Monday, November 06, 2006

Do elephants belong in zoos?

from W.
A few days ago a consignment of elephants arrived at Avalon Airport, 20 minutes away from Geelong, on their way to Melbourne zoo. Usually the only jumbos at Avalon are the kind the fly!

There has been much controversy about moving the elephants from Thailand. The pictures showing how they were transported from quarantine and of three of the new elephants at Sydney zoo. I really don't like animals in enclosures at all, but on the other hand our children and grandchildren delight in seeing the animals face to face. What do you think about elephants in zoos?




An article about the story repeated in several newspapers.

Thai elephants touch down
November 05, 2006

FOUR more elephants have arrived in Australia today, bound for local zoos after a controversial journey from Thailand.

The elephants touched down this morning in Sydney, where one will be transferred to the city's Taronga Zoo, before their chartered Russian plane heads to Avalon Airport near Melbourne, to drop off another three this afternoon for Melbourne Zoo.
The male elephant being taken to Taronga Zoo is called Gung – meaning "prawn" and will rejoin four females from his herd who arrived on Thursday.

The elephants are part of a group of eight that finally left Thailand in June, after court battles from animal rights protesters in Australia and overseas caused their journey to be delayed.

They have been held in quarantine on the Cocos Islands, about 2,800km north-west of Perth, for the past three months and are coming to Australia for a breeding program.
Zoos Victoria chief Laura Mumaw said in a statement that the three elephants going to Melbourne would help ensure the species' survival.

"We are very excited to be welcoming the three new members of our elephant family as part of the Australasian zoos' conservation breeding program," she said.

The three elephants heading to Melbourne – Dokkoon, Kulab and Num-Oi – are all females, who will form a social group with two other elephants already at the zoo.
The RSPCA has opposed the decision to bring the elephants to Australia because of concerns for their welfare.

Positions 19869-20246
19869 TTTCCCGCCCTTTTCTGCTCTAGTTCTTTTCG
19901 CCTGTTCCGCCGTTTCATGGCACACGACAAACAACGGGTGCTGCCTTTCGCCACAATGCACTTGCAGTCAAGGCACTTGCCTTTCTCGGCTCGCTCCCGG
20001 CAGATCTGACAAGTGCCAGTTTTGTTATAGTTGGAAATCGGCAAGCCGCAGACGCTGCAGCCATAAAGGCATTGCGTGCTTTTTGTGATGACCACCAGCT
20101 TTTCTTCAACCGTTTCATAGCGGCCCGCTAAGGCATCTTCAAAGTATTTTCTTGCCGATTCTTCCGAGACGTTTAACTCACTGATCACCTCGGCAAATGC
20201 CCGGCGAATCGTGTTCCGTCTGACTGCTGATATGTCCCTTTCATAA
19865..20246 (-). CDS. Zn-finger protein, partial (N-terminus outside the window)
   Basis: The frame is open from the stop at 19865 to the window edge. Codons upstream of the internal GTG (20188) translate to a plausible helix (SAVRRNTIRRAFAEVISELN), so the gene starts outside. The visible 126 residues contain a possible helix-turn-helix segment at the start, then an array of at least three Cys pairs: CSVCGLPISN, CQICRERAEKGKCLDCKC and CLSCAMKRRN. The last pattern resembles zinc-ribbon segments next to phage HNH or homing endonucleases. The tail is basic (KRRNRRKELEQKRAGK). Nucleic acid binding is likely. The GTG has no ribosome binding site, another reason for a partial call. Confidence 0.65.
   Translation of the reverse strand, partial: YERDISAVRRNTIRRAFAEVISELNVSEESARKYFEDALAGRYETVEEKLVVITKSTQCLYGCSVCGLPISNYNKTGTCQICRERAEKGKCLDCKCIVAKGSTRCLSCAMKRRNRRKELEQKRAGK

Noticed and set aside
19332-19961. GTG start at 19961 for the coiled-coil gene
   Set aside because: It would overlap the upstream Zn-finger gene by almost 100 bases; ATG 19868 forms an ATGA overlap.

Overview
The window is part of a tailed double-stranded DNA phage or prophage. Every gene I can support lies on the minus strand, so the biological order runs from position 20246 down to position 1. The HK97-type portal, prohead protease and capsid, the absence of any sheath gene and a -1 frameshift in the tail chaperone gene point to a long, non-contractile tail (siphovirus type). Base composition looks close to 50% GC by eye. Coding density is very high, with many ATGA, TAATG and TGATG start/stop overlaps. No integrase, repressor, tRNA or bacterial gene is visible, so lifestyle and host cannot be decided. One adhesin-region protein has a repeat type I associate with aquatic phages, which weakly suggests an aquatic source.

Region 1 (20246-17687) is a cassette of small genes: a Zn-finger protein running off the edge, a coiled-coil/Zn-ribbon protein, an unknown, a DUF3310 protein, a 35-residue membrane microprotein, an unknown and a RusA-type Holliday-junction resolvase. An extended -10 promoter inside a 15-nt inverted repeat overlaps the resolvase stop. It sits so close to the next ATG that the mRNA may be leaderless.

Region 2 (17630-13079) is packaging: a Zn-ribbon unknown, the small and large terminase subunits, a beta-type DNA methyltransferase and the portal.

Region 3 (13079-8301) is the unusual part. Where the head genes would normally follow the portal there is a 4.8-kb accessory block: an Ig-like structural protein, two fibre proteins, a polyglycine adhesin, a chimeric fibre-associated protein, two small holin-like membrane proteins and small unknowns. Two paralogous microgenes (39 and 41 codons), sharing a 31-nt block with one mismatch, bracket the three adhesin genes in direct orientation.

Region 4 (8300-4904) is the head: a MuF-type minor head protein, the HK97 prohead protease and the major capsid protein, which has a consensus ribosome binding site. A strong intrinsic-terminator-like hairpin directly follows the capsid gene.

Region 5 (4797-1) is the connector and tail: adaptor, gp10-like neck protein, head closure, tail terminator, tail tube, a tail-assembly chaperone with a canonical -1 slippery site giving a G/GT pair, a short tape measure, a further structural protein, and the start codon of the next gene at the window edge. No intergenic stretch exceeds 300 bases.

RSPCA Victoria president Dr Hugh Wirth has said the weight of scientific evidence goes against the decision by Environment Minister Ian Campbell to allow their importation. "In allowing this importation to proceed, Minister Ian Campbell and the zoos involved have condemned these elephants to a life of suffering in captivity," Dr Wirth said recently.

Despite more than 100 years of keeping elephants captive, Australian zoos have never bred an Asian elephant."The elephant is a precious and endangered animal, not a tourist attraction," Dr Wirth said. "Taking elephants away from their home and family groups in Thailand, and sticking them in a zoo in Melbourne, is no way to contribute to elephant conservation."

But Mark Williams from Taronga Zoo scorned such suggestions. "That is absolute nonsense. They have been cared for the whole way. They have been looked after to world's best practice," Mr Williams said.

Another article:

THE arrival of four Asian elephants from Thailand has not been a walk in the park, but the animals took to the stage like pros in their first public appearance at Taronga Zoo yesterday. A few excited children and a large media throng gathered at the new enclosure, where the four female elephants celebrated their long-awaited arrival with a roll in the dirt.

The animals are among eight elephants that began the journey from Thailand in June and have been held in quarantine on the Cocos Islands. Two years of court battles, animal rights protests and long periods in quarantine delayed their arrival, but the elephants showed no signs of worry as they explored their new surroundings.

The new enclosure, part of a $25 million project to bring the elephants from Thailand, consists of several paddocks, an elephant barn and two wading pools, one with its own waterfall.

Ben Britton, then elephant manager, said their arrival could not have gone better. "They're doing extremely well," he said "It's very emotional seeing them all here for the first time. it's a really special moment after all this time."
A male elephant will arrive this weekend as part of Australia's first Asian elephants breeding program.
AAP

3 Comments:

Blogger tooners said...

i don't really believe in zoos, unless they're done properly. i don't think elephants have enough space in zoos. they love wide open areas and need it to truly flourish. when we were in San Diego this past Feb., we went to the zoo there and the elephants had a tiny area... much too small. it made my heart sad... but then again, they had tiny enclosures for many big cats, which i totally disagree w/. but who am i in this huge world???

2:59 AM  
Blogger The Moody Minstrel said...

I think the big question is whether or not the elephants are healthy and happy. Animals that are raised in captivity have a bad habit of not doing real well when released into the wild despite all the well-meaning intentions.

Considering what mankind has been doing to the world, zoos may be some species' only hope for survival.

4:08 AM  
Blogger Peceli and Wendy's Blog said...

Thank you Tooners and Moody for your responses. I love elephants with their rough hide and rambling walk. I guess if zoos are willing to spend $50 million that the animals would be well cared for with spacious areas to roam, but I still prefer animals to be free. Birds too of course. I really really dislike caged birds.
W.
and I'm passionate about tigers too.

2:44 PM  

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